The Economy

Who taxes, who spends?

Which political party is more likely to cut the deficit (or boost the surplus)? The following table shows the annual percentage changes in expenditures and receipts in constant dollars for each of the nine presidents since the end of World War II (the Nixon and Ford administrations are combined). The third column shows the change in the budget position during those terms; all figures are on a fiscal-year basis.

Annual percentage changes in . . .
Spending Taxes Budget Ratio
A 5.8 7.3 +1.5
B 5.1 4.5 -0.6
C 4.0 1.9 -2.1
D 2.8 3.2 +0.4
E 2.8 2.5 -0.3
F 1.8 2.5 +0.7
G 1.5 0.0 -1.5
H 1.1 5.8 +4.7
I 0.1 3.9 +3.8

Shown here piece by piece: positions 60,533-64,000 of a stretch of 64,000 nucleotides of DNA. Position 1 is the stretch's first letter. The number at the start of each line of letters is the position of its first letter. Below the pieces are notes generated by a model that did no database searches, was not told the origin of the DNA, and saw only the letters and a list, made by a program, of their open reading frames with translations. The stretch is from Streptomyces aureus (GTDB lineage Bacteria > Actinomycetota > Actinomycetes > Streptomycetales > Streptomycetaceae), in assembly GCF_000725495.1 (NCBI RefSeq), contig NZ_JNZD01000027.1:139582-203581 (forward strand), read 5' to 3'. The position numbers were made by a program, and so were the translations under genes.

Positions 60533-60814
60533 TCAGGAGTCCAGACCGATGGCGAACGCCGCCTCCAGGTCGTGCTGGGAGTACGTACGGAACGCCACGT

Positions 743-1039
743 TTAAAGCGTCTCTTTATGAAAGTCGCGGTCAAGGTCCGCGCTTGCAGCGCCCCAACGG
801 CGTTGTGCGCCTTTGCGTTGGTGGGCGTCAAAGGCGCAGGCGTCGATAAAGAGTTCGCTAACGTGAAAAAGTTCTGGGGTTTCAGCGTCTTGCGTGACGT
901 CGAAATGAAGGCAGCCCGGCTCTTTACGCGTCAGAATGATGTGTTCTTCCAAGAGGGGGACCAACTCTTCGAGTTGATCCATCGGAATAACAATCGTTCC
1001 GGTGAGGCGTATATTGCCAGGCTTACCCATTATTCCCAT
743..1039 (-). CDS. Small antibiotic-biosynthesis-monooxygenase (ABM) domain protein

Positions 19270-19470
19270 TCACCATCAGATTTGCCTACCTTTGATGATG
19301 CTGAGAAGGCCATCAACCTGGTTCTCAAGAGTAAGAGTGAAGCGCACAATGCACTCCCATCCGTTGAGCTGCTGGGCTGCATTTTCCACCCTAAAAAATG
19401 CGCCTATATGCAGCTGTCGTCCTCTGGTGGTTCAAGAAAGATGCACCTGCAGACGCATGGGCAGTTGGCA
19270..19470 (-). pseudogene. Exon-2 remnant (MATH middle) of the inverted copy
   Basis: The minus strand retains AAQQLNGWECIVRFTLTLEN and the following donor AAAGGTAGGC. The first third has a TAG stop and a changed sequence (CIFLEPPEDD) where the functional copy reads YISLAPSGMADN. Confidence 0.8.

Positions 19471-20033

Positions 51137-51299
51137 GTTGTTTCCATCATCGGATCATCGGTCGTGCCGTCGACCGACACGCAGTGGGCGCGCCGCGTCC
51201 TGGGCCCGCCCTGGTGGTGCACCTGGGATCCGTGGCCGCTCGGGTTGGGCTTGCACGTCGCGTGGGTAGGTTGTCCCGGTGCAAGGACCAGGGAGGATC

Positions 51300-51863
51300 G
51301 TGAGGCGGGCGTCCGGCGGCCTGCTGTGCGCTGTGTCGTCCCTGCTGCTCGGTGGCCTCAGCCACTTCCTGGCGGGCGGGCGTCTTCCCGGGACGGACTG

(I have listed these by the change in spending, since the change in taxes is more likely to be influenced by endogenous factors such as the state of the economy. To a certain extent, tax and spending programs of any given president may reflect legislation passed by his predecessor. Nonetheless, the figures don't lie.) Take a minute to guess who are the big spenders and taxers, and who are the big deficit reducers. The answers are, in order: Johnson, Kennedy, Nixon/Ford, Carter, Reagan, Eisenhower, Bush, Clinton, and Truman. Of the four Republican presidents, the deficit rose in three cases; Eisenhower was the only one who cut the deficit. Of the five Democratic presidents, all of them cut the deficit except for Kennedy; and if we assume the initial Johnson budget was a continuation of the Kennedy plans, there would have been a deficit reduction under Kennedy as well. Maybe this doesn't prove anything. Nonetheless, the historical record of the past 44 years shows that when the Oval Office is occupied by a Republican, the deficit widens, and when it is occupied by a Democrat, the deficit shrinks or the surplus widens. Furthermore, this pattern will probably continue. I previously have said that the election in 2000 will be based primarily on what the voters want to do with the surplus: save it, spend it, or reduce taxes. According to recent public opinion polls, voters are more or less evenly split between the first two options, with only about 20% saying they want a tax cut. I am assuming the race will be between George W. Bush and Al Gore. Considering what happened to his dad, George W. Bush will presumably campaign strongly in favor of tax cuts. Whether he is believed is another matter, but his position will be clear. The position of Ozone Al Gore is not so obvious. He certainly doesn't want tax cuts; that would just be returning some of their own money to taxpayers, who obviously are too stupid to spend it intelligently. He is more interested in saving the environment and raising the moral tone of the country, sort of like Jimmy Carter without the charm. It should be obvious to all but the most hard-core liberals that the government can do a great deal of damage to the economy and society generally without raising government spending, merely by introducing egregious regulations. Of course the Republicans must carry their share of the burden for the raft of regulations added during the Nixon Administration, but on balance the Democrats have been more eager to meddle with the economy through nonbudget changes. I continue to think that a vote for Gore is a vote for overkill environmental regulations and a concomitant decline in productivity growth. Nonetheless, the odds are much greater that the surplus will grow under Gore than it will under Bush, who is much more likely to push for massive tax cuts. It's up to the voters. Michael K. Evans is president of the Evans Group and professor of economics at the Kellogg School of Business, Northwestern University, Evanston, Ill. His e-mail address is [email protected]
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